Islander Poets Interview Series – J.L. Wright

We’re excited to introduce our first featured Islander poet to kick-off our month-long series, faculty member J.L. Wright. She began writing poetry as a young girl, publishing her first poem in the local newspaper at age 10. She has since written three poetry collections, Unadoptable Joy, Homeless Joy, and Unsettled Joy.  

In this interview, she spoke about themes present in her three published poetry collections, the origin of poetry and its role as the “voice of the common man,” the importance of persisting during often-grueling submission and rejection cycles when pursuing publication, her plans for establishing a local poetry critique group, and so much more!  

When asked Do you have specific messages or themes in your work? J.L. Wright responded:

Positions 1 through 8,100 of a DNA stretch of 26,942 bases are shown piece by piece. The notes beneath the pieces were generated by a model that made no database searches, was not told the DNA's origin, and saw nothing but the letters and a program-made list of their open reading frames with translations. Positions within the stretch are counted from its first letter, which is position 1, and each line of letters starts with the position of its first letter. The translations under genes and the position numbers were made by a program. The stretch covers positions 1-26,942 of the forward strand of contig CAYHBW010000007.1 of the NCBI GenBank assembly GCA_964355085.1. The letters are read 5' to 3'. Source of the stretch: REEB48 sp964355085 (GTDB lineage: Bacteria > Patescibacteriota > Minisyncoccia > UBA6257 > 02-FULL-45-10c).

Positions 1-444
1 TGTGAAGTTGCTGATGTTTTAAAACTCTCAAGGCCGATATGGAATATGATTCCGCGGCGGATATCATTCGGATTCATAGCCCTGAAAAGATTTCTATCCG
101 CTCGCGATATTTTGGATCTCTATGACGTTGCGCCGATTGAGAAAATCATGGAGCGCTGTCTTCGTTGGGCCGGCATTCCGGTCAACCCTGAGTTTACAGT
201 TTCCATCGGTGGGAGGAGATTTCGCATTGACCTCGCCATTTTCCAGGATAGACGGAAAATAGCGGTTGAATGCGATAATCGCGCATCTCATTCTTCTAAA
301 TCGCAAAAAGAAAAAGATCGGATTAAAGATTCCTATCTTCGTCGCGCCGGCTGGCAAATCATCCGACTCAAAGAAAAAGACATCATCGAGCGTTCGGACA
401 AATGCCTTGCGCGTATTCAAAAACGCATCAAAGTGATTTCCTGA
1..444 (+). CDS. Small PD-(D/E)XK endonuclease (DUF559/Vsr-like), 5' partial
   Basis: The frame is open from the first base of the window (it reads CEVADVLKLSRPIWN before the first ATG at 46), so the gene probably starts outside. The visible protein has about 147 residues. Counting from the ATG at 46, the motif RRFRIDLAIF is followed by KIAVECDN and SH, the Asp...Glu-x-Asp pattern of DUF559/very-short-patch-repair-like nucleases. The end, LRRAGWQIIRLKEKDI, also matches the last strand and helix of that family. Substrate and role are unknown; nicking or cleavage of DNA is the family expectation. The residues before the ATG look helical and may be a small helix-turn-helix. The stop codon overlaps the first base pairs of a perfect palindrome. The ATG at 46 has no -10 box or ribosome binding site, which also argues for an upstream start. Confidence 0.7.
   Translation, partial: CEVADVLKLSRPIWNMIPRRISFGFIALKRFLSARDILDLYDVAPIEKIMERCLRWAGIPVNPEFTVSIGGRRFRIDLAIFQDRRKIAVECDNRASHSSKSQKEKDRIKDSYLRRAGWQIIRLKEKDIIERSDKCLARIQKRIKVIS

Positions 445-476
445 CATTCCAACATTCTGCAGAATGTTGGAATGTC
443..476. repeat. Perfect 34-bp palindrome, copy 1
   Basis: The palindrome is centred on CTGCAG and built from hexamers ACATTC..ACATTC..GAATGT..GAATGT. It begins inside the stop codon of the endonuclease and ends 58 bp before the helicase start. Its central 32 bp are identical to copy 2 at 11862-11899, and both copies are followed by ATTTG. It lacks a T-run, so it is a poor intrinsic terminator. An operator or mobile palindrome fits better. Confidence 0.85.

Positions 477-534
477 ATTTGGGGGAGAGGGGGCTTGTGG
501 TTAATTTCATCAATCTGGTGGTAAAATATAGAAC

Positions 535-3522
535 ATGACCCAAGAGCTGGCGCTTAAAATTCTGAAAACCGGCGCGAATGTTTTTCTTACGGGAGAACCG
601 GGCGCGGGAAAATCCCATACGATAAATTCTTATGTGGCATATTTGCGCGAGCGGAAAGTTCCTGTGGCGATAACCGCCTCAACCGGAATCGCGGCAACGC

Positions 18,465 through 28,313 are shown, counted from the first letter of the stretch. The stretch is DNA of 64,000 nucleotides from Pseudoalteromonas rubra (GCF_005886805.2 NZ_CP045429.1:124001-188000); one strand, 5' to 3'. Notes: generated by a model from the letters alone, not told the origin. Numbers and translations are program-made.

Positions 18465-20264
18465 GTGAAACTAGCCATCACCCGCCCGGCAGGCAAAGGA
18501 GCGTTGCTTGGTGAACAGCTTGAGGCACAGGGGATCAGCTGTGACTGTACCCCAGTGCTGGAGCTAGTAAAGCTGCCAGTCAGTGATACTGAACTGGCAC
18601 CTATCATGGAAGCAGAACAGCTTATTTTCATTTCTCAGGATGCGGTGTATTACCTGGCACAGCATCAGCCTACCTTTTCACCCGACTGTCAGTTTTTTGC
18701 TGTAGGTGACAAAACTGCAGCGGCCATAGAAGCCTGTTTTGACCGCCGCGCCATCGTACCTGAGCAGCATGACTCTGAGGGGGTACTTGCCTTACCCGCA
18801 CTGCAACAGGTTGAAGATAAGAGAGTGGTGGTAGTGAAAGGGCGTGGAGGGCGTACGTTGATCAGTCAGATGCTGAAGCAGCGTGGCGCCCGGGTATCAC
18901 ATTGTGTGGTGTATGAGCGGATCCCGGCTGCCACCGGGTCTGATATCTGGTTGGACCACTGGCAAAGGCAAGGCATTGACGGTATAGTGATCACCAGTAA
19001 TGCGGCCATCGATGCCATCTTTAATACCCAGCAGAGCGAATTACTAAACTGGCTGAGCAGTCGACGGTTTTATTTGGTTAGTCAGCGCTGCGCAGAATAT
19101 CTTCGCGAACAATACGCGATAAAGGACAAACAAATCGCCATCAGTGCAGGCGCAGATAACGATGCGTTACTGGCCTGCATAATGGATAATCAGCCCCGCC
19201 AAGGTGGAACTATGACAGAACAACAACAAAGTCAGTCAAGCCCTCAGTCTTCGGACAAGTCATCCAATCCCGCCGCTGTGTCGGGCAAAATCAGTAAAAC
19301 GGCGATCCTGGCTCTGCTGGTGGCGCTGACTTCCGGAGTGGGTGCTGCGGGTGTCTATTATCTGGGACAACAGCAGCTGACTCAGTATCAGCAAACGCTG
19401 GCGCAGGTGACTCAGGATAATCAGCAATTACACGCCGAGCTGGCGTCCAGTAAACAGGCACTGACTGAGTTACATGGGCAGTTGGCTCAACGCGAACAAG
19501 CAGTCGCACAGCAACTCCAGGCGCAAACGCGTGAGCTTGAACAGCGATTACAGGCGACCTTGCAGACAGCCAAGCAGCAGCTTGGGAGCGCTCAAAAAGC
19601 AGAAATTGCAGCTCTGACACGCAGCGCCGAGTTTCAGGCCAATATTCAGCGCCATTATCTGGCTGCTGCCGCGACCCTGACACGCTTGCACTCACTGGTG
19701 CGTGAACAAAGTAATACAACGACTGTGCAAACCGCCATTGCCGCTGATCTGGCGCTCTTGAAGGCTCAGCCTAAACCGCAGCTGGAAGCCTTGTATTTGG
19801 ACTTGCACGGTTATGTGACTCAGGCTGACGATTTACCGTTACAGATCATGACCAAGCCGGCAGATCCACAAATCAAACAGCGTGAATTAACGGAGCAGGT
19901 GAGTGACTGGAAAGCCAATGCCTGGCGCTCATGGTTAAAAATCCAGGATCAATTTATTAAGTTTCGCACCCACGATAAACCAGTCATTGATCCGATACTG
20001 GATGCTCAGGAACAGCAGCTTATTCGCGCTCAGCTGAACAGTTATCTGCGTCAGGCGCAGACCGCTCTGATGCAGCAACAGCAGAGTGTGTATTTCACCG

So, I’ve talked about the themes that I’ve published extensively, being unadoptable, foster care, and homelessness. But other themes that I’m interested in is anything I get interested in. In regards to education, in regards to politics…those become themes and fodder for my poetry. 

But it’s something as simple as I love Found Poetry. Found Poetry might be something as I’m driving down Ocean Drive, and I see the title of this street name. And then I see a sign for a motel. And then I see a flower, and I might take those three things together to make a poem. And poetry really just connects real life in whatever format you find it.  

Watch the rest of the interview with J.L. Wright here: